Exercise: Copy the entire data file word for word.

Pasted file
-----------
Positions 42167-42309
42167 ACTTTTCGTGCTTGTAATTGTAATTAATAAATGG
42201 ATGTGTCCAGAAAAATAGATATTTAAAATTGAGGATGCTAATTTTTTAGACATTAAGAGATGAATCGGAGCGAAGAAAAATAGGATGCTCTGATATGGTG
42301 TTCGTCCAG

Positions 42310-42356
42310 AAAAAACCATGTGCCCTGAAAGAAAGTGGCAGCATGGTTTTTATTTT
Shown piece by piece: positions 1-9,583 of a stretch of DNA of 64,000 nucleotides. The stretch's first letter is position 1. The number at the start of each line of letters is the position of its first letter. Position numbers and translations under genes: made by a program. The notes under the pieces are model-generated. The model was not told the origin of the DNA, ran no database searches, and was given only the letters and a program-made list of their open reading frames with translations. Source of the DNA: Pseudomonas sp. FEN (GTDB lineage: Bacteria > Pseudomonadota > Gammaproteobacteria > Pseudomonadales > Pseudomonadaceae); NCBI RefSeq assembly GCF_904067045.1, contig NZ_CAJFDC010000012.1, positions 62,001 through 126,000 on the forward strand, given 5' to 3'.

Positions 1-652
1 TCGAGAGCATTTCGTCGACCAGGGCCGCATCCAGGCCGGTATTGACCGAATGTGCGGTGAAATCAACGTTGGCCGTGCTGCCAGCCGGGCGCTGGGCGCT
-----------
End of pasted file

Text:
Positions 42167-42309
42167 ACTTTTCGTGCTTGTAATTGTAATTAATAAATGG
42201 ATGTGTCCAGAAAAATAGATATTTAAAATTGAGGATGCTAATTTTTTAGACATTAAGAGATGAATCGGAGCGAAGAAAAATAGGATGCTCTGATATGGTG
42301 TTCGTCCAG

Positions 42310-42356
42310 AAAAAACCATGTGCCCTGAAAGAAAGTGGCAGCATGGTTTTTATTTT
Shown piece by piece: positions 1-9,583 of a stretch of DNA of 64,000 nucleotides. The stretch's first letter is position 1. The number at the start of each line of letters is the position of its first letter. Position numbers and translations under genes: made by a program. The notes under the pieces are model-generated. The model was not told the origin of the DNA, ran no database searches, and was given only the letters and a program-made list of their open reading frames with translations. Source of the DNA: Pseudomonas sp. FEN (GTDB lineage: Bacteria > Pseudomonadota > Gammaproteobacteria > Pseudomonadales > Pseudomonadaceae); NCBI RefSeq assembly GCF_904067045.1, contig NZ_CAJFDC010000012.1, positions 62,001 through 126,000 on the forward strand, given 5' to 3'.

Positions 1-652
1 TCGAGAGCATTTCGTCGACCAGGGCCGCATCCAGGCCGGTATTGACCGAATGTGCGGTGAAATCAACGTTGGCCGTGCTGCCAGCCGGGCGCTGGGCGCT